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A Desperate Chance - The Wizard Tramp's Revelation, A Thrilling Narrative
by Old Sleuth (Harlan P. Halsey)
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"I'll warn you once more," said the sharp.

"To the dogs with your warning, you daren't bet."

"Oh, yes, I dare bet, but I like you; I've a dead sure hand, you can't beat me."

"That's my lookout."

"Then you know just what you are doing?"

"Yes, I do."

"These men can bear witness that I want to throw up my hand."

"You needn't."

"And you will really bet?"

"Yes, I will."

"With your eyes open?"

"Dead sure."

"All right; what is your raise?"

Desmond gave a lift and the sharp raised back, and so the play went on until the stake was a thousand dollars on the two hands, and the sharp said:

"See here, young follow, five hundred is enough for you to lose."

"No, no, I am not losing."

"You ain't?"

"No."

"Suppose you are mistaken."

"I can stand it."

"You can?"

"I can."

"All right; no use for me to attempt to stand against a young fellow like you. I begin to suspect you've been playing innocent, and I will teach you a lesson; I raise you a hundred."

"I see it and go two hundred better."

Each time a bet was made the money was laid on the table, and it was a very exciting scene and moment. The sharp looked puzzled; he had laid out for a dead sure thing, but there had come a complete change over Desmond, and it was the latter fact that scared the sharp. He hesitated, but at length, in a slow tone, said:

"I'll see you a call," and he laid down his cards. He held four jacks, a great hand, but one that is often beaten, of course, and it was beaten on this occasion, for, strange to declare, Desmond held four kings.

Right here let us offer an explanation. Our hero was playing against a false deal; the man who was leading him made the fatal mistake that he was working with a gudgeon on his hook, consequently he was not watchful. The wizard tramp had taught Desmond a great many tricks, and the lad's natural discernment and watchfulness had prepared him for the hand when the great trick was to be sprung, and unwatched he worked a bigger trick. He did not know what the hand was he was pitted against, but he had been let in to gamblers' tricks, that is, "snide" gamblers. These fellows in making a false deal do not win on the highest hands, for they always know the hand against them. The fellow who was seeking to rob Desmond thought he knew our hero's hand, but it was right there he was fooled. Our hero had worked his own trick, as stated—he stole a hand so deftly that the unwatchful robbers did not see him do it, and it was there he had them. He was really taking a slight chance, but only a slight one, and what followed? Well, it was a case of the biter bitten, and when Desmond exposed his hand there came a look upon the sharp's face that can never be described, but which might be photographed with a snap-shot machine.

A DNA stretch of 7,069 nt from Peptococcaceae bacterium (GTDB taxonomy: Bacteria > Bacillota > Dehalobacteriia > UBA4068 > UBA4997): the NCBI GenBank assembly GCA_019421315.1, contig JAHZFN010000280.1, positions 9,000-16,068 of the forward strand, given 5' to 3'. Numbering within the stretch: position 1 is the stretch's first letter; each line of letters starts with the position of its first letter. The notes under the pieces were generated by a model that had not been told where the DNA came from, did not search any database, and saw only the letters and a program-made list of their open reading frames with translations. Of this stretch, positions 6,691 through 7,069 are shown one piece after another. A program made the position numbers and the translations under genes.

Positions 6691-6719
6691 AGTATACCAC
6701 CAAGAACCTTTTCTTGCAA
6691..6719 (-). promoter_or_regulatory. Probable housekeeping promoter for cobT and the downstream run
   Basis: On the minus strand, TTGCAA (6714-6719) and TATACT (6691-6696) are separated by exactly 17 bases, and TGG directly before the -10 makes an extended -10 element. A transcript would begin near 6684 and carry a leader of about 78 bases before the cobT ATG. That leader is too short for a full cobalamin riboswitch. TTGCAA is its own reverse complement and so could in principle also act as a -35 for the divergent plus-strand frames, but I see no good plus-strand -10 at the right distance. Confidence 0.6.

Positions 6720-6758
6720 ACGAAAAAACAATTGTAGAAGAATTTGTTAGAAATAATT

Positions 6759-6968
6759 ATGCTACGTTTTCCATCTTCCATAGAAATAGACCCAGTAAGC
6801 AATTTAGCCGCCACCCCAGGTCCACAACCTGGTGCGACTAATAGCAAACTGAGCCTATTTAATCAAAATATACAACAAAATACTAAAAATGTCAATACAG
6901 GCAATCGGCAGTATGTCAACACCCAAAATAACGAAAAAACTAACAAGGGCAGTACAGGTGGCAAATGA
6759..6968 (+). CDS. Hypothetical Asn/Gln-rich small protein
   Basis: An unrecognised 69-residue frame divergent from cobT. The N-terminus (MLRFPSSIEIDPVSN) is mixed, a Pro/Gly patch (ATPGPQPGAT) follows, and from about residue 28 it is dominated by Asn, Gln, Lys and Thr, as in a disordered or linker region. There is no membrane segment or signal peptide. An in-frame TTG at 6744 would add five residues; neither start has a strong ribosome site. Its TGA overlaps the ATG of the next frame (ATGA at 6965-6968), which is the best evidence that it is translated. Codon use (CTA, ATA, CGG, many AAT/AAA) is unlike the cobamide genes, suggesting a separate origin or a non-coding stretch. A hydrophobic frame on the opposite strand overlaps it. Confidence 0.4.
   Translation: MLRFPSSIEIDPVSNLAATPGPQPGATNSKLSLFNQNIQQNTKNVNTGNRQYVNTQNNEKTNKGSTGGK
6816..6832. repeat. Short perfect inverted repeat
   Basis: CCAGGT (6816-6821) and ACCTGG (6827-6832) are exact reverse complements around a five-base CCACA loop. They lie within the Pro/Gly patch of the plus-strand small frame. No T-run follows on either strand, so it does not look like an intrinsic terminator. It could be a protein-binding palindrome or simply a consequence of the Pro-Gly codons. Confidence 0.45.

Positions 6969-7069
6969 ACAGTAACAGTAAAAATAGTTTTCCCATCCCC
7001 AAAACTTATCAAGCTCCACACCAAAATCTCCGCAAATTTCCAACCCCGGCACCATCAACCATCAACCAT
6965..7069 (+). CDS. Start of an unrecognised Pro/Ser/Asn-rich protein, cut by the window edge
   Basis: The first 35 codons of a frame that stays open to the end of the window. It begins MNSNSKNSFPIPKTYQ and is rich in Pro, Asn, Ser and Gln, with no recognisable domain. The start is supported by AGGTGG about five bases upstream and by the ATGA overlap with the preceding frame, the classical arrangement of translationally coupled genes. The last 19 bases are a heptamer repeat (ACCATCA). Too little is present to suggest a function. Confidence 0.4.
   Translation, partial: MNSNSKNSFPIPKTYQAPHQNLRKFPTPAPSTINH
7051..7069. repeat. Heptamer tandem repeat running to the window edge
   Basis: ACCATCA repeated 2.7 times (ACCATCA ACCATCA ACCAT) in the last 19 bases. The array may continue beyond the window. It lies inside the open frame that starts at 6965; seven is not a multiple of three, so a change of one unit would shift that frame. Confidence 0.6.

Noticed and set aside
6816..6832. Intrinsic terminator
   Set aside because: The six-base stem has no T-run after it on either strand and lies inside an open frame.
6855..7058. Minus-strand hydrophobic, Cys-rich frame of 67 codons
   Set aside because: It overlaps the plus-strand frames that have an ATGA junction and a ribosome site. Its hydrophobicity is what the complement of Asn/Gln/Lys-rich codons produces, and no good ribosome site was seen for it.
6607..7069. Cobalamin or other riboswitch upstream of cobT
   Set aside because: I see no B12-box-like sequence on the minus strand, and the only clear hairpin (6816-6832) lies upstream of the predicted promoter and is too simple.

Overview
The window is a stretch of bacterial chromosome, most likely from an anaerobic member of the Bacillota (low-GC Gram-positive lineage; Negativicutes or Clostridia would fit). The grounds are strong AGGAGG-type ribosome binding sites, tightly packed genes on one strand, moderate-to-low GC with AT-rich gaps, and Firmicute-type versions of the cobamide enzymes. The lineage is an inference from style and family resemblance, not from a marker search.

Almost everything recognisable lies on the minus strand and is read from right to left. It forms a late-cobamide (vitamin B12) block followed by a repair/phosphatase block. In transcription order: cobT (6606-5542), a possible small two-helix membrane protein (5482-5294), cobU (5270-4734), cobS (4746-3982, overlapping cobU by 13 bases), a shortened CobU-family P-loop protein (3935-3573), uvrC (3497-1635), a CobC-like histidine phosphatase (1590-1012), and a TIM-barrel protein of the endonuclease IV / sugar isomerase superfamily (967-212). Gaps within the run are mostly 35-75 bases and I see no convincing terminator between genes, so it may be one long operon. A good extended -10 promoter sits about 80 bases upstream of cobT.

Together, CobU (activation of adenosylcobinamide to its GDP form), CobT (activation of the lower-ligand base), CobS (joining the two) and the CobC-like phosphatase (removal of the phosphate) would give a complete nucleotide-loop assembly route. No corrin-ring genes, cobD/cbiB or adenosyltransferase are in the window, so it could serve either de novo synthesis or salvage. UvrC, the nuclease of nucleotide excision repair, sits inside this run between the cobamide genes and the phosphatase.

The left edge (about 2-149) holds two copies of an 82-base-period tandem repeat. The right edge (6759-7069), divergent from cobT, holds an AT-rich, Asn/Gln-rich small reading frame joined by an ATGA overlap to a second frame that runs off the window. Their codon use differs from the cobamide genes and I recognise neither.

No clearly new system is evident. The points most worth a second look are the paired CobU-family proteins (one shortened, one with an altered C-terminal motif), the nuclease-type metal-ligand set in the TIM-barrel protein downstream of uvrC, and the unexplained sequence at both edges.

There fell a dead stillness in that car for a few seconds, and then the defeated sharp said:

"Aha! you are a cheat."

"Am I?"

Desmond was perfectly cool.

"Yes, you are, and that money is mine."

"Is it?"

"Oh, see here, young fellow, don't you attempt to bluff me, or I'll mark you."

As intimated, there had come a great change over Desmond. He did not look like and he certainly did not act like the same person who a little time previously had been learning gambling tricks from the sharp. The gambler attempted to rake the money from the seat, and it was at that moment the real fun commenced.